A look at Haiti’s presidential election-Added COMMENTARY By Haitian-Truth

By The Associated Press (CP)

A look at Sunday’s elections in Haiti:



Voters are choosing one of two candidates in the second round of the presidential election as well as seven senators and 77 members of the Chamber of Deputies. The announcement in December of the first-round presidential results sparked nearly three days of rioting that shut down the capital. The Organization of American States eventually determined those results were flawed and the government-backed candidate was dropped from the runoff. Whoever becomes president will face severe challenges, including a cholera outbreak, an opposition-controled legislature and anger over the stalled reconstruction from the devastating January 2010 earthquake.



The presidential candidates could not be more distinct. Michel “Sweet Micky” Martelly, 50, is a brash musician, considered a master of a Haitian style of music known as compas. He has never held public office, has no college degree and a history of notoriously crude stage antics. His opponent is Mirlande Manigat, 70, a university administrator, former first lady and longtime fixture on the Haitian political scene. She would be Haiti’s first woman elected president, though not the first to hold the job — an honour held by a supreme court justice who was provisionally appointed to the post following a military coup in 1990.



The two candidates have similar agendas, promising to provide universal education in a country where only half the children attend school and to build houses in a country that has seen little reconstruction. Both have said they want to restore Haiti’s armed forces, eliminated by President Jean-Bertrand Aristide in 1995 after years of abuses, and provide government services in the countryside. The campaign has largely been about the candidates’ distinct personalities while Martelly has enjoyed a boost for his popularity among urban youth and his outsider status.



Preliminary results expected March 31; final results due April 16.



A university degree, or degree are not of much use if you don’t use them. Manigat has really done nothing with her much-mentioned education other than pop up every five years to promote her husband’s rejected candidacy for the presidency. Now that he is suffering from dementia she is having a shot for herself with a campaign coordinated by a number of major cocaine traffickers, recognized as such by the DEA.

Martelly was accepted by a number of substantial universities, and attended for a while until, like many others, he created a better, successful  future elsewhere.

Manigat has never had any success within the private or commercial sector. Being an administrator at the Haitian college is more an honorarium than a real challenge.

And let’s cut the perpetual crap about the Haitian military having a history of abuse.

Aristide destroyed it so that he could function as he wished…leaving the nation without any law-and-order. This situation prevails now. Both candidates would not recommend the revival of the FAdH – the Haitian military.


Martelly put 500,000 people in front of the palace this week.

Manigat managed one or two thousand at a rally in the same time frame.

There must be a Democratic message here, one that the international community is trying to ignore by forcing a Manigat presidency.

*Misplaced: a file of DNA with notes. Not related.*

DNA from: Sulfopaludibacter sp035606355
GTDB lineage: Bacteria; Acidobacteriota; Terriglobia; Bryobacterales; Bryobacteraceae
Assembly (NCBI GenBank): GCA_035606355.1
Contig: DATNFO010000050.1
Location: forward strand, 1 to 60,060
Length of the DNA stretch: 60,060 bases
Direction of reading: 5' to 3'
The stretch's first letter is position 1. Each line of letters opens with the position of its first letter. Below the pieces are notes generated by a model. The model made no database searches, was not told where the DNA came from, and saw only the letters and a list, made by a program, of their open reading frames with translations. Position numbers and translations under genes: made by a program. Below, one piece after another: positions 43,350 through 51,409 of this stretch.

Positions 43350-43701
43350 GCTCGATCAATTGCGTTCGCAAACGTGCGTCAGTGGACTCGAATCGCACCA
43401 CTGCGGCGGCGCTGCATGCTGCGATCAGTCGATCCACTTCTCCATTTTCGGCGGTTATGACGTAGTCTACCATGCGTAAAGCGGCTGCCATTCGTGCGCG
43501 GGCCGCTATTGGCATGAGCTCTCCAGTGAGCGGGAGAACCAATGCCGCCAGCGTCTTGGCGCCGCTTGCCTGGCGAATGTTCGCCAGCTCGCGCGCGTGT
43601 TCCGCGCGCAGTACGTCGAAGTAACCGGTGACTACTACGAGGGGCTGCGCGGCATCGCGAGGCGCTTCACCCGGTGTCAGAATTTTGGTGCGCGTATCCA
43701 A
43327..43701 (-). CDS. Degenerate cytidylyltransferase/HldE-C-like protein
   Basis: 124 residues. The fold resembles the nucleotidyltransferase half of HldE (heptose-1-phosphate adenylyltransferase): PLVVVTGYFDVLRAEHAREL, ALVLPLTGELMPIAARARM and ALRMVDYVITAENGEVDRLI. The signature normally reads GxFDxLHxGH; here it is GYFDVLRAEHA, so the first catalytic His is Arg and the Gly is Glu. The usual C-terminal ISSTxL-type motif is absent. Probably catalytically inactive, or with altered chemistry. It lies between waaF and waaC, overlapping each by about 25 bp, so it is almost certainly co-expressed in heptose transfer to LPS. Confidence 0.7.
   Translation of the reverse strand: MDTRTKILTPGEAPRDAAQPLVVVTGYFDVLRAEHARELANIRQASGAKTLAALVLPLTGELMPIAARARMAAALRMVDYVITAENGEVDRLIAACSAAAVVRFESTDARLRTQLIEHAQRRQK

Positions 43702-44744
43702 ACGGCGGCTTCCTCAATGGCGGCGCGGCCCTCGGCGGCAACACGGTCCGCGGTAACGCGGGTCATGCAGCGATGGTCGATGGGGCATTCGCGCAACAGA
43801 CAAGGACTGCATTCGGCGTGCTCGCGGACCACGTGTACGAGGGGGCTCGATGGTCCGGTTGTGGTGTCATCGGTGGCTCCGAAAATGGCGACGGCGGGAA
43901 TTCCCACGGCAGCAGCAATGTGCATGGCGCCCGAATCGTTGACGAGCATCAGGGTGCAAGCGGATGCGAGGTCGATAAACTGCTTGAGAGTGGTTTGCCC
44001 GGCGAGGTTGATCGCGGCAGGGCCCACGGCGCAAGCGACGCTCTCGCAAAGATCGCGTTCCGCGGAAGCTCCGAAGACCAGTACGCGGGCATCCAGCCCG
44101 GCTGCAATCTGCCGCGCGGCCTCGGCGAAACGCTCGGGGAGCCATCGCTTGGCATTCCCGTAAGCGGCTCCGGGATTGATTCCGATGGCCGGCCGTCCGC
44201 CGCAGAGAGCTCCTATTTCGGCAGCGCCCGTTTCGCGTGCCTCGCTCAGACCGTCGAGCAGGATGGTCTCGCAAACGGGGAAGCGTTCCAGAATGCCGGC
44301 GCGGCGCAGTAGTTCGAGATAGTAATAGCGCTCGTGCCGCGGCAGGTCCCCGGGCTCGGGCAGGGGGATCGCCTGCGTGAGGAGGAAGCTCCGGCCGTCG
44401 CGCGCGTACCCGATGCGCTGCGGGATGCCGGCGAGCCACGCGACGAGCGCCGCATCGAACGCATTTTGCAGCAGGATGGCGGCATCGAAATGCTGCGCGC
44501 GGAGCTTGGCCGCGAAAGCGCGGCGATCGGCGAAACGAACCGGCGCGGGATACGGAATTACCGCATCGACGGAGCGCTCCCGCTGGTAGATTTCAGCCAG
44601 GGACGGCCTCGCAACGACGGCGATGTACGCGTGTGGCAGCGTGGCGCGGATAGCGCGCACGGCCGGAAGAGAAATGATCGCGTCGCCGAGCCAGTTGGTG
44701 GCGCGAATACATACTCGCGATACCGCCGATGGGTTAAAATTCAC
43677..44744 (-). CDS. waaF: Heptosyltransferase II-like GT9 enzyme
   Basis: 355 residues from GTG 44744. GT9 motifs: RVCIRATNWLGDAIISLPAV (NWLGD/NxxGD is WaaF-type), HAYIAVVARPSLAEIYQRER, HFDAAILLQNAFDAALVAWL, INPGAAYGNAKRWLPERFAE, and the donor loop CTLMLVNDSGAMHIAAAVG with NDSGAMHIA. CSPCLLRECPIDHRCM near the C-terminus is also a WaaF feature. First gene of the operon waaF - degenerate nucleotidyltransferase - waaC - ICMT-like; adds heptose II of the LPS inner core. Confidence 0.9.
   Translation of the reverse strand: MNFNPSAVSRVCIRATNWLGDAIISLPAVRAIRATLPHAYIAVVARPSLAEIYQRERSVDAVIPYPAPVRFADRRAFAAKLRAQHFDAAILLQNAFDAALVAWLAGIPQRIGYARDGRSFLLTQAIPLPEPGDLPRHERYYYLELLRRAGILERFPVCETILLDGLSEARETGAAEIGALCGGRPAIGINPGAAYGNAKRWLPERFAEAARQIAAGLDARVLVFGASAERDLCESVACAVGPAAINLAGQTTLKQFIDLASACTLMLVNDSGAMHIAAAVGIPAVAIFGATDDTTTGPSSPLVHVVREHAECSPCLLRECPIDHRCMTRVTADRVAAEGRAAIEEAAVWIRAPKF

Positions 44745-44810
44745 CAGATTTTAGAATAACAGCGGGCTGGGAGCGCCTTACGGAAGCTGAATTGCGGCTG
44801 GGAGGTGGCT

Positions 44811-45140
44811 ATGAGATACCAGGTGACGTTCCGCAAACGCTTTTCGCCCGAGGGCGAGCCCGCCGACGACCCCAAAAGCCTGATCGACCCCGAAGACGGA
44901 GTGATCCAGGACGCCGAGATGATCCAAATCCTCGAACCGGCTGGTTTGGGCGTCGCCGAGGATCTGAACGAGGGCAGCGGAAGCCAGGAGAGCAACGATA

Watch for chaos if Martelly is blocked.


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1 thought on “A look at Haiti’s presidential election-Added COMMENTARY By Haitian-Truth

  1. The Haitian Army was always a tool of the US. The Haitian Army after 1934 was not the same Haitian Army that existed before 1915. It was set up by the US to let the Americans control Haiti. Its sole function was to keep the people down and pro-Americans in, at least anti-Communists. Abolishing the hated Haitian Army was the best thing that Aristide did. Aristide did away with the army precisely because he knew its function. In the end, it was the little rebellion financed and back by covert US operations consisting of ex-soldiers that did Aristide in. Thus, he hoped to delay the inevitable coup but could do little against US holds on money promised through the IMF but never received (yet Haiti had to pay interest on the money!)

    You might say that I make my statements out of ignorance of Haitian history but I put it to you to come up reliable sources stating that the Haitian Army hardly ever hurt anyone except on rare occasions and that it was always subject to civilian control. You will plenty of sources which tell of constant army interference and gross human rights viloations. Just ask Amnesty International . Ironically, Papa Doc kept the army at bay by whittling down their numbers and building up his Haitian version of SA brownshirts, the Tonton Macoutes. And this after the army helped rig the 1957 election for him. The ingrate! However, that was the secret to his longevity in power. The Americans didn’t like him too much but tolerated him on account of his ferocious anti-Communism.
    The Americans need the Haitian Army back so that they can have a loyal sepoy force willing to do their bidding so that they can send MINUSTAH home. Control is the name of the game and that is why they sent in UN troops even though there is no civil war. It was to protect the oligarchy against the populace, plain and simple. They certainly DO NOT want an independent army or armed force that would be totally under civilian control.
    I hope the Haitian people will resist the re-establishment of the worthless Haitian Gestapo. An independent armed constabulary is desirable. The model is Costa Rica. There is no army there as it was abolished too for being coup-happy. There is no need for an army is there is social peace and a modicum of social justice.

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